Eco's second novel, Foucault's Pendulum, is an even more ambitious attempt to incorporate Eco's ideas of the limits of interpretation into a mystery story. Three editors who work for a seedy publisher in contemporary Milan concoct a fake conspiracy theory that the medieval Knights Templar had devised a plan for harnessing all the energy in the universe. With the aid of a computer, they invent an elaborate web of links between the Templars and numerous other figures and events, gradually reinterpreting all of history. Eventually, the editors begin to believe their own fabrications, in the end becoming the victims of their own imagined conspiracy. Published in 1988, this book also became a bestseller, although critical reception was mixed. Clyde Haberman, writing in the New York Times, called it "a kitchen sink of scholarship," while Salmon Rushdie in The Observer called it "mind-numbingly full of gobbledygook of all sorts." The Vatican's official newspaper denounced it for its "vulgarities," and the Pope condemned Eco as "the mystifier deluxe."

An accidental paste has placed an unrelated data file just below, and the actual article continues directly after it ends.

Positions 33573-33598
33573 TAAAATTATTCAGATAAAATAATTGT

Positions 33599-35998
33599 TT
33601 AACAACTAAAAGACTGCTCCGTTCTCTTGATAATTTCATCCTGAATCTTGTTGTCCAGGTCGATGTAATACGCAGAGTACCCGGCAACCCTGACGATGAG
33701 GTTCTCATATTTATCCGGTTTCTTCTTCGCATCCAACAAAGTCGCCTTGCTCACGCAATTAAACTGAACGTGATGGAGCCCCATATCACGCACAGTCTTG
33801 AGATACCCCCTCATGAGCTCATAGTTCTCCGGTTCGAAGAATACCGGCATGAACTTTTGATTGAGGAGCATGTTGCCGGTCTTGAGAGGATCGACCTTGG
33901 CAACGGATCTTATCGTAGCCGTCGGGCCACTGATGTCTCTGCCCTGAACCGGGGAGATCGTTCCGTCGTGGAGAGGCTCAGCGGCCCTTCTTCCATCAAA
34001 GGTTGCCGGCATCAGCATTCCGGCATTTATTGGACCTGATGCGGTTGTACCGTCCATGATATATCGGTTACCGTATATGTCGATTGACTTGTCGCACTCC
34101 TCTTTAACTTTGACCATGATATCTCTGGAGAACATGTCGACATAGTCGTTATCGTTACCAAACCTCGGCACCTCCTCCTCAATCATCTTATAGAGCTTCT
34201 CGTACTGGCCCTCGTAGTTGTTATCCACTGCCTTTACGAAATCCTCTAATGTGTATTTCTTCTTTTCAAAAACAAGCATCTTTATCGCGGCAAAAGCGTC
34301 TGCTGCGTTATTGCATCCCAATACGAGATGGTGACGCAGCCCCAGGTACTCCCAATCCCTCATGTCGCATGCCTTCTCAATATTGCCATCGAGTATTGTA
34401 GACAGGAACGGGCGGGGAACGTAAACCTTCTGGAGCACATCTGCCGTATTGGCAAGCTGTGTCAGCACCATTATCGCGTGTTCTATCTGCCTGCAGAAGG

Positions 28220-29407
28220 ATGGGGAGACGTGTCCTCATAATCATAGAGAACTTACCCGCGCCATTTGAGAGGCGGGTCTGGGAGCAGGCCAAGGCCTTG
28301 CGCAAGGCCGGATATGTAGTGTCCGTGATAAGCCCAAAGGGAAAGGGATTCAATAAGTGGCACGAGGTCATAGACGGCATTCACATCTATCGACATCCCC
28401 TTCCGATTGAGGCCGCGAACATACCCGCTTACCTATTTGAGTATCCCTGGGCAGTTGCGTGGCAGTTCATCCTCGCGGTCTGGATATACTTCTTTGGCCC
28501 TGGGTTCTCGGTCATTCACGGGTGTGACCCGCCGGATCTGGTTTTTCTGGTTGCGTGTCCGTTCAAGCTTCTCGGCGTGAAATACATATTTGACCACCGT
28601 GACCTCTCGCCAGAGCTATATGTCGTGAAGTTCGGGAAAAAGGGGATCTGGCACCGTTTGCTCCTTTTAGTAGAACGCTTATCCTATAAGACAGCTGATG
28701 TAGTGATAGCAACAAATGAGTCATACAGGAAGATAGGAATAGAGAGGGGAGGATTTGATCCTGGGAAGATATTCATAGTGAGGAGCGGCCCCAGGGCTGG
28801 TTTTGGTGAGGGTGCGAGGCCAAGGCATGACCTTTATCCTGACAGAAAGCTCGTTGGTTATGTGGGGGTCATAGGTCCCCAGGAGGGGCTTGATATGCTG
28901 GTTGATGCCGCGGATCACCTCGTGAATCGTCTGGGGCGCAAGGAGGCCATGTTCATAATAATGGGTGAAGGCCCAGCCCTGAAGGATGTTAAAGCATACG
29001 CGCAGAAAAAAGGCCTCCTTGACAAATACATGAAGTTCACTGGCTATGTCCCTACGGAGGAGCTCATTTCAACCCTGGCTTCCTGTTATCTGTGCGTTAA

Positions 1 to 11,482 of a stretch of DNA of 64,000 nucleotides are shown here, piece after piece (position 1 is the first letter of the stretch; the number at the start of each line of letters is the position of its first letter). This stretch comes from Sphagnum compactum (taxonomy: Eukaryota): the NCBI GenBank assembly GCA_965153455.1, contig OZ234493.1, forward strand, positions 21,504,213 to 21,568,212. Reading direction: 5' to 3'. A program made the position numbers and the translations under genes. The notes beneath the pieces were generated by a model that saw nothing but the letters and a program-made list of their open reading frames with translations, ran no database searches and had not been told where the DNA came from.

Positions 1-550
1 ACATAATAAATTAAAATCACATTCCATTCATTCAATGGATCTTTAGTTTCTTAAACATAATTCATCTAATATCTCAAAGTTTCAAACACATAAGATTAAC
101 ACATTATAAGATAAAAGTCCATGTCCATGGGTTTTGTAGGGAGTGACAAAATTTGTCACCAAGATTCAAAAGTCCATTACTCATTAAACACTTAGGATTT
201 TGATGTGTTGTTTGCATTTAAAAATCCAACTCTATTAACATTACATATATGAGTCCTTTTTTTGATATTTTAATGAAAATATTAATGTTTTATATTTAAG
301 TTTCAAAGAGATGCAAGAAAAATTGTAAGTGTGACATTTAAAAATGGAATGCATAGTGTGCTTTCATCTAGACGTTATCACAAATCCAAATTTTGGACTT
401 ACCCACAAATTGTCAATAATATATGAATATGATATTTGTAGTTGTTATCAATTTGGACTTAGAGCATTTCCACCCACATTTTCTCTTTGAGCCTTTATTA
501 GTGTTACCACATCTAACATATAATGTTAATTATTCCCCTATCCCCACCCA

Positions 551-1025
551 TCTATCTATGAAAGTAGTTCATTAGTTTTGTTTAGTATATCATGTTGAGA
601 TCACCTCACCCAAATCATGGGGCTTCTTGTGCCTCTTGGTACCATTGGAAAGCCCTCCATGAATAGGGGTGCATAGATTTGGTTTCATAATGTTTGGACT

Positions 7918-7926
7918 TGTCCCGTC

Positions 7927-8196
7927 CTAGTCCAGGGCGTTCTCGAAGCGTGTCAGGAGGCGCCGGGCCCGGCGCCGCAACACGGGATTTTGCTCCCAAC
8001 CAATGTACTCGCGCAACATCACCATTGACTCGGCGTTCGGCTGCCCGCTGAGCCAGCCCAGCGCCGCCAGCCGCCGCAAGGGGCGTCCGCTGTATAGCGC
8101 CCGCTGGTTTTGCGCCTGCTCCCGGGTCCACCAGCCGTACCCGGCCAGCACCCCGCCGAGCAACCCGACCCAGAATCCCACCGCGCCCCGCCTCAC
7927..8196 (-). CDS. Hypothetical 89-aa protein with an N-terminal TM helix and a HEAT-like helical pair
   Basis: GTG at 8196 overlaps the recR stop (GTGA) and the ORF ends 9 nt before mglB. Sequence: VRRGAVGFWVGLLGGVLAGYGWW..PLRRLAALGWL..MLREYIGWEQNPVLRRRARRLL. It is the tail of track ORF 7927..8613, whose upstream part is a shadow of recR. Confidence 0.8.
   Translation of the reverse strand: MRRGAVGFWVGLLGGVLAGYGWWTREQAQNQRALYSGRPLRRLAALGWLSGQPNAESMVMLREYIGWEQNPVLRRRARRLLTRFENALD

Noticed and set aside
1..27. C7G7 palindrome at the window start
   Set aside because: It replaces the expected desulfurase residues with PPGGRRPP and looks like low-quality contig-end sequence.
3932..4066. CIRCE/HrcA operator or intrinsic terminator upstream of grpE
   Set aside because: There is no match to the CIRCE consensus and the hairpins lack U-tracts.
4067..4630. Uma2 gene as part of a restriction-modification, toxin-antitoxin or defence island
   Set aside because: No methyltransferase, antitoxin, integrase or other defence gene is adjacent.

In 1994 Eco published The Island of the Day Before, which pays homage to Robinson Crusoe. It is the story of a seventeenth-century Italian castaway, marooned on a ship in the South Pacific, who recalls fragments of his past as he explores the deserted vessel. That same year he also published The Search for the Perfect Language, an account of historical attempts to reconstruct a primal language, and Role of the Reader: Explorations in the Semiotics of Texts, in which he describes the "model reader" as "one who plays your game" and accepts the challenge of interpreting complex ideas. In an interview with the Washington Post, Eco declared that he considered it a compliment for his work to be described as difficult: "Only publishers and television people believe that people crave easy experiences."